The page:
tracks, to achieve the best results.
Window

Sets the analysis window size. You can adjust the


Window from 10.0 milliseconds to 100.0 milliseconds. Adjust the Window control or click the
Window field and type the desired value. Window is only available when Monophonic is selected as the Audio Type.
Try larger window sizes for low frequency
sounds or sounds that do not have many transients. Try smaller window sizes for tuned
drums and percussion. However, the default of
25 milliseconds should work well for most material.

X-Form Pitch Section Controls


The Pitch section provides controls for pitch
shifting the selected audio. Use the Pitch control
to transpose the pitch from as much as 36.00
semitones (3 octaves) to +36.00 semitones (+3
octaves), with fine resolution in cents, depending on which Range button is enabled (2x, 4x, or
8x). X-Form also lets you transpose the formant
shape independently of the fundamental frequency.

X-Form plug-in, Pitch section

140

Audio Plug-Ins Guide

Transpose

Displays the transposition amount in semitones.


You can transpose pitch by as much as 36.00
semitones (3 octaves) to +24.00 semitones (+3
octaves), with fine resolution in cents, depending on which Range button is enabled. Adjust
the Pitch control or click the Transpose field
and type the desired value. The default value is
0.00 semitones, or no pitch shift.
Shift

Displays the pitch shift amount as a percentage.


You can shift pitch by as much as 12.50% (3 octaves) to 800.00% (+3 octaves) depending on
which Range button is enabled (2x, 4x, or 8x).
Adjust the Pitch control or click the Shift field
and type the desired value. The default value is
100%, or no pitch shift.
Formant

Audio with a fundamental pitch has an overtone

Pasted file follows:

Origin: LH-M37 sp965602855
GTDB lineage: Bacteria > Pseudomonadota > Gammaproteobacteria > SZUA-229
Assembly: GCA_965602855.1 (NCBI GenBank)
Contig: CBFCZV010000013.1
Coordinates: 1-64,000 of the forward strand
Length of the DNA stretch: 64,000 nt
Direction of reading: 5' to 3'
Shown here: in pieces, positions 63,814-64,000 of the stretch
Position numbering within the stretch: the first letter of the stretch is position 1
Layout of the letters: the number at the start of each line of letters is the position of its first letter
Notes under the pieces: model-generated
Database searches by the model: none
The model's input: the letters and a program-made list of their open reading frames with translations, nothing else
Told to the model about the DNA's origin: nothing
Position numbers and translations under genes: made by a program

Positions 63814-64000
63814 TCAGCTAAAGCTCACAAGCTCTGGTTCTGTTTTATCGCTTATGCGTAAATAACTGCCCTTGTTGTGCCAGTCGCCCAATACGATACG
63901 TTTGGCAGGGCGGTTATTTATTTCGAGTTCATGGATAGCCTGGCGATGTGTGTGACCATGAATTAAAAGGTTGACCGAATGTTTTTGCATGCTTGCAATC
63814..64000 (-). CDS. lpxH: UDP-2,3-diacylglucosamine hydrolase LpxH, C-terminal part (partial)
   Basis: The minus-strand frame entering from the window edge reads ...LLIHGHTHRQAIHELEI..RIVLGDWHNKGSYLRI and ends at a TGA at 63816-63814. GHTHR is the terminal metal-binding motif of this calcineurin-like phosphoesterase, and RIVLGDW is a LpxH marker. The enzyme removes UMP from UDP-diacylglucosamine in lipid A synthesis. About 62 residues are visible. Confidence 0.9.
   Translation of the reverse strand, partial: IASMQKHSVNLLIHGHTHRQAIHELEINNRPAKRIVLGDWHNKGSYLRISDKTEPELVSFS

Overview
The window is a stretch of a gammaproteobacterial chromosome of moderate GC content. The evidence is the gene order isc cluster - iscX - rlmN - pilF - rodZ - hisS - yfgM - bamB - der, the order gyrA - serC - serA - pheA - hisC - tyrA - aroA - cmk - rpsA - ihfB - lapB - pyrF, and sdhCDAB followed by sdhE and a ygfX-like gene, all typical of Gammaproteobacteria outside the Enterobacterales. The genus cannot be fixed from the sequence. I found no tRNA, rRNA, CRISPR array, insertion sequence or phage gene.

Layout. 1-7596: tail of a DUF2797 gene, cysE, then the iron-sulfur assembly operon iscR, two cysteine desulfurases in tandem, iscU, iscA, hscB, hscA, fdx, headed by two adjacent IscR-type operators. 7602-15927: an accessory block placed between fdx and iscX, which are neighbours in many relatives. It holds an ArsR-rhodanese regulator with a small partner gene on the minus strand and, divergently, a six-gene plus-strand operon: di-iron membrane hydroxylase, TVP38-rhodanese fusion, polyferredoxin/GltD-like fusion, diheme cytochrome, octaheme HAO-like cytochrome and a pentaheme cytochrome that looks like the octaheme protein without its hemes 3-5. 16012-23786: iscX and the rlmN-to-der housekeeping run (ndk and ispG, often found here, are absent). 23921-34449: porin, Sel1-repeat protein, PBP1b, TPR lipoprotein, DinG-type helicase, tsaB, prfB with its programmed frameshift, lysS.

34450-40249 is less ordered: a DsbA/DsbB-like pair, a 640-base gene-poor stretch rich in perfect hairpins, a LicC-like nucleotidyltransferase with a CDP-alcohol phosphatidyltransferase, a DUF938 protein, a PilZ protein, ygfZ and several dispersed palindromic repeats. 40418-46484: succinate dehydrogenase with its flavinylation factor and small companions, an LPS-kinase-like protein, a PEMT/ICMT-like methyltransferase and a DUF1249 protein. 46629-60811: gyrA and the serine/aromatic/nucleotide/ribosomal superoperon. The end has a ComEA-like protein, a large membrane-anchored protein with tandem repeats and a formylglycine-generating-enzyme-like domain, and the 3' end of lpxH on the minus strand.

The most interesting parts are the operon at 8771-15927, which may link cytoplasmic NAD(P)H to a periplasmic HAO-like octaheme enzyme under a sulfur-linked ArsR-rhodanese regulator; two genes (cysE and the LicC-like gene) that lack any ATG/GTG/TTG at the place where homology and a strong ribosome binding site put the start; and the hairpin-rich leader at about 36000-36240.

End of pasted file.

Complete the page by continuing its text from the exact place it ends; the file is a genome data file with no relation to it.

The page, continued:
series, or set of higher harmonics. The strength
of these higher harmonics creates a formant
shape, which is apparent if viewed using a spectrum analyzer. The overtone series, or harmonics, have the same spacing related to the pitch
and have the same general shape regardless of
what the fundamental pitch is. It is this formant
shape that gives the audio its overall characteristic sound or timbre. When pitch shifting audio, the formant shape is shifted with the rest of
the material, which can result in an unnatural
sound. Keeping this shape constant is critical to
formant correct pitch shifting and achieving a
natural sounding result.
The Pitch section of X-Form lets you pitch shift
the formants of the selected audio independently of the fundamental frequency. This is
useful for achieving formant correct pitch shift-

ing. It can also be used as an effect. For example,


you can formant shift a male vocal up by five
semitones and it will take on the characteristics
of a female voice.
To enable or disable formant shifting:

AudioSuite TCE Plug-In


Preference
The X-Form plug-ins high quality time compression and expansion algorithms that can be
used with the Pro Tools TCE Trim tool.

Click the In button. The In button lights when


formant shifting is enabled.

The Formant field displays the amount of formant pitch shifting from 36.00 semitones (3
octaves) to +36.00 semitones (+3 octaves), with
fine resolution in cents. Adjust the Formant
control or click the Formant field and type the
desired value. The default value is 0.00 semitones, or no formant shift.

TCE Plug-In option in Processing Preferences page

X-Form is not available with the TCE Trim


tool in Pro Tools 7.1.x and lower.

X-Form AudioSuite Input


Modes

When using X-Form for the TCE Trim tool,


the default 2x Range is used for an edit
range of twice to half the duration of the
original audio. If you select a Default Setting that uses either the 4x or 8x Range, the
Time Shift and Pitch Shift setting are constrained to the 2x Range limit of 50% to
200%.

X-Form supports the Pro Tools AudioSuite Input Mode selector for use on mono or multi-input processing.
Mono Mode Processes each audio clip as a mono

file with no phase coherency maintained with


any other simultaneously selected clips.
Multi-Input Mode Processes up to 48 input chan-